Names and TitlesEdit
Éowyn's title was the Lady of Rohan and was also known as "The White Lady of Rohan" due to her pale complexion. She also used the alias "Dernhelm" while riding with Rohan's army, and after her wounding by the Witch-king in the Pelennor Fields as "Lady of the Shield-arm". After her marriage to Faramir she was called the Lady of Ithilien (in contrast to Faramir, who was styled Prince of Ithilien), and Lady of Emyn Arnen.
In Shakespeare's Macbeth, the title character believes he is invincible because the three Witch Sisters have prophesied that "no man of woman born" will defeat him. Macduff, however, finds a loophole in this prophecy by declaring that he was not "of woman born" (which is usually interpreted to mean that he was delivered by Caesarean section).
Éowyn and Merry, likewise, exploit a loophole in Glorfindel's prophecy, since she is a woman and Merry is a hobbit. Similar to MacBeth, the Witch-king was likely made overconfident by the prophecy, and unsettled by Éowyn's announcement that it did not apply to her.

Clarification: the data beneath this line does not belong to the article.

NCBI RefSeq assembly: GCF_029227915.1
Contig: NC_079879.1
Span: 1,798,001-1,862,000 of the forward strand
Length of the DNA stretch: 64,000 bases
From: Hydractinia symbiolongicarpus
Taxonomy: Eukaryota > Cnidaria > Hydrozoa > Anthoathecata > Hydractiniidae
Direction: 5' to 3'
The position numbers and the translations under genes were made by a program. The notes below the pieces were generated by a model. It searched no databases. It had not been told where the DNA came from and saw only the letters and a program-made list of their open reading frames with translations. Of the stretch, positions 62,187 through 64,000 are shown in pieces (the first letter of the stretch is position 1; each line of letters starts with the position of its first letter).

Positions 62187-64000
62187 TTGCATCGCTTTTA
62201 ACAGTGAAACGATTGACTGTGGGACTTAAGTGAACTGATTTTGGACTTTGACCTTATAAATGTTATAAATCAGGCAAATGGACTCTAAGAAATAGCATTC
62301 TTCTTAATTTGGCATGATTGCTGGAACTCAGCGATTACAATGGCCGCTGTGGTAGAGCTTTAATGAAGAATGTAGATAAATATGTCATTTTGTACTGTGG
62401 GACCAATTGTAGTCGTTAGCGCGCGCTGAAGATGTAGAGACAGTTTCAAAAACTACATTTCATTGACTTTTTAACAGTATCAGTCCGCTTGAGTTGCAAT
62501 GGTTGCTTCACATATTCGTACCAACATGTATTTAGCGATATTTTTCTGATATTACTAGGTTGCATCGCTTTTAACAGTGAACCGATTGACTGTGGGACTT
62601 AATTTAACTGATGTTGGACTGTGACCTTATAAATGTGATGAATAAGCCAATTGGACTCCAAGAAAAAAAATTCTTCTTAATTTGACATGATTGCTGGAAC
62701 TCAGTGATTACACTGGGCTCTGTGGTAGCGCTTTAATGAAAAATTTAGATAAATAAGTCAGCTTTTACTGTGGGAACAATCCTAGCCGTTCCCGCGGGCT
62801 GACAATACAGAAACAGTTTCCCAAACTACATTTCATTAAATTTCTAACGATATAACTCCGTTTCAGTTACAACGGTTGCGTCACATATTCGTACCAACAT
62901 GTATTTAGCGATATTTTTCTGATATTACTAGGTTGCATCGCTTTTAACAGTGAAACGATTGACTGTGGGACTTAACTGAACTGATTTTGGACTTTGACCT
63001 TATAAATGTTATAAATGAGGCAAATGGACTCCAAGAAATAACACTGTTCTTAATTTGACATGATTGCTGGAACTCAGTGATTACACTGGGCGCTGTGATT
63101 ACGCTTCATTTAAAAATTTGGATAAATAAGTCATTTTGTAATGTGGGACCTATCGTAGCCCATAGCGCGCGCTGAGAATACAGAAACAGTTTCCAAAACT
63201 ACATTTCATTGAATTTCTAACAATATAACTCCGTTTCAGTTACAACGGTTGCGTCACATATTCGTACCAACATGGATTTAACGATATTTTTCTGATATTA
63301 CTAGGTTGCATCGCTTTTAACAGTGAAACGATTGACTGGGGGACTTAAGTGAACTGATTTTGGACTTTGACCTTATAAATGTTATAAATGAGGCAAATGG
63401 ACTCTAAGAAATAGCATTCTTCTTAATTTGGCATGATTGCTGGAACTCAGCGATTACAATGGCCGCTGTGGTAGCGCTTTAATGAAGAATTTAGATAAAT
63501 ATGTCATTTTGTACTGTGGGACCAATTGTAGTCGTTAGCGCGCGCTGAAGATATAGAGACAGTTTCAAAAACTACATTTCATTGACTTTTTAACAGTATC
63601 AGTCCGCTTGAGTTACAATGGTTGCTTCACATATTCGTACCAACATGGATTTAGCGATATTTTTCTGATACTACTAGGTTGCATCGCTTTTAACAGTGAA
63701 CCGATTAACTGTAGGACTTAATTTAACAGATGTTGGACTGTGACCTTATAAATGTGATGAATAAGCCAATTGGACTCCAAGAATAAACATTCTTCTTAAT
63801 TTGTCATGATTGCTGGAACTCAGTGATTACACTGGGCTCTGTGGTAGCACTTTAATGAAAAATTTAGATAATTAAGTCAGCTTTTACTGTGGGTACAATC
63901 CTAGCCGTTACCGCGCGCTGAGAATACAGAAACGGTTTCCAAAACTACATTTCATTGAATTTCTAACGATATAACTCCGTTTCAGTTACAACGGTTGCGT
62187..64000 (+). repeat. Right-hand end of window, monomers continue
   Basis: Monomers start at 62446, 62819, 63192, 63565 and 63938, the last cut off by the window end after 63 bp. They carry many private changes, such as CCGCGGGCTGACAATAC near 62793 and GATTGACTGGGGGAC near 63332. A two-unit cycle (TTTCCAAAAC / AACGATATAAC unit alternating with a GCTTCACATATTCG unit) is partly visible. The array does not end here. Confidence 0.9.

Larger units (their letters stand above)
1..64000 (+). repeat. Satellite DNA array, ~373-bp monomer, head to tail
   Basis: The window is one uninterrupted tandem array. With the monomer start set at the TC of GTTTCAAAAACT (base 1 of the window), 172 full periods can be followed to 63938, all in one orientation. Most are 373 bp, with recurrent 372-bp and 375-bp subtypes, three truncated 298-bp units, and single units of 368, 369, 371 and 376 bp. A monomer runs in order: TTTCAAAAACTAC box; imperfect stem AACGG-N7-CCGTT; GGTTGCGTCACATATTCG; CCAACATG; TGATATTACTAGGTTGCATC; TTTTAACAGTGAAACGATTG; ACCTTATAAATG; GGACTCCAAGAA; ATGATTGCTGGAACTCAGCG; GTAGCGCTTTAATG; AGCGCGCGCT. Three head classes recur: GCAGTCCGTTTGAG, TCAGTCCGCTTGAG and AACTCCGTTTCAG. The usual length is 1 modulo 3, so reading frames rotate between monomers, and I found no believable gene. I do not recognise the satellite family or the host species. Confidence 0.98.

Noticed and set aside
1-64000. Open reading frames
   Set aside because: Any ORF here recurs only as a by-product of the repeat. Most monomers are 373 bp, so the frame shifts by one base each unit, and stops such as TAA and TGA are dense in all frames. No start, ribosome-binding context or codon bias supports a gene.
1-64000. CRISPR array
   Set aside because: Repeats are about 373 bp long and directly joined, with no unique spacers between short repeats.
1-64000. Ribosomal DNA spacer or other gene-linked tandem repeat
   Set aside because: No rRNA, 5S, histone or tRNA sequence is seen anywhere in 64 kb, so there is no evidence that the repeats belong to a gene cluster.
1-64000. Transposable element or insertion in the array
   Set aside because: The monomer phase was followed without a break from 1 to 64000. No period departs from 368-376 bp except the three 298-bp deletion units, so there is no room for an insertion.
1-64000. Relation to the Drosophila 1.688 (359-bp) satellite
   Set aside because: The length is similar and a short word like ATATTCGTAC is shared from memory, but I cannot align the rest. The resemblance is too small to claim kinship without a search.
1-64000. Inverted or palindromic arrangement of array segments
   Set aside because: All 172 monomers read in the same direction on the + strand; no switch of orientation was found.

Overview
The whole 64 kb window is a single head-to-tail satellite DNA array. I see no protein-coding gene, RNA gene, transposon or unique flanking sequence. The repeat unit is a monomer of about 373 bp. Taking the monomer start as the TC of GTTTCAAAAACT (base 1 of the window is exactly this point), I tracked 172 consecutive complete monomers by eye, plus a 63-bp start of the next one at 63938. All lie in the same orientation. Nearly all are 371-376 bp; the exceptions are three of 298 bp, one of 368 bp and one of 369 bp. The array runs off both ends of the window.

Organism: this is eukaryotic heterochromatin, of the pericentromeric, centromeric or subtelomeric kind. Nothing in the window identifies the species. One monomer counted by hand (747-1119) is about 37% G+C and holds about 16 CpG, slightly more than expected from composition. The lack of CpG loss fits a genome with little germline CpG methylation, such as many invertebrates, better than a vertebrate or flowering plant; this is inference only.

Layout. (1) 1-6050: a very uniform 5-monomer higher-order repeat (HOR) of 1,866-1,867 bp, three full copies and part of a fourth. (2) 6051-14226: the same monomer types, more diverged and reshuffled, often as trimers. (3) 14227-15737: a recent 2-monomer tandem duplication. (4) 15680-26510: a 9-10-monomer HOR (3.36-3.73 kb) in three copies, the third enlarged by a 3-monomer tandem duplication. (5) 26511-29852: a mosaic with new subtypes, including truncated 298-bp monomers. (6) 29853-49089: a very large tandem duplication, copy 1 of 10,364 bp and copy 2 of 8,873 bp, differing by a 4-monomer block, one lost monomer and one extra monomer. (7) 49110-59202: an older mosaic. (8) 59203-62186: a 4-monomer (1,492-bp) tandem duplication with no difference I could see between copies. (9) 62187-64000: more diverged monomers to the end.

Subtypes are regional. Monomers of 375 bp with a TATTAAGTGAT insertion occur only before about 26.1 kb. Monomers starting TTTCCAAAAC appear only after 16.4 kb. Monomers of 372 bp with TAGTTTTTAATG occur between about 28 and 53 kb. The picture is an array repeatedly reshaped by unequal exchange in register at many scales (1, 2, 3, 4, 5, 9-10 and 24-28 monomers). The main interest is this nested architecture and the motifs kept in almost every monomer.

Etymology and PronunciationEdit
The name Éowyn comes from an old Welsh name, Øwyn. It has been slightly altered to sound like A-O-win. Contrary to what others may believe, J. R. R. Tolkien pronounces Éowyn properly in the recent Peter Jackson adaptation of the Books. Many names in The Lord of the Rings and other related works are adapted from ancient names in ancient mythology. The name means "Horse friend", with the prefix Éo- meaning 'horse' and the suffix -wyn meaning 'friend.'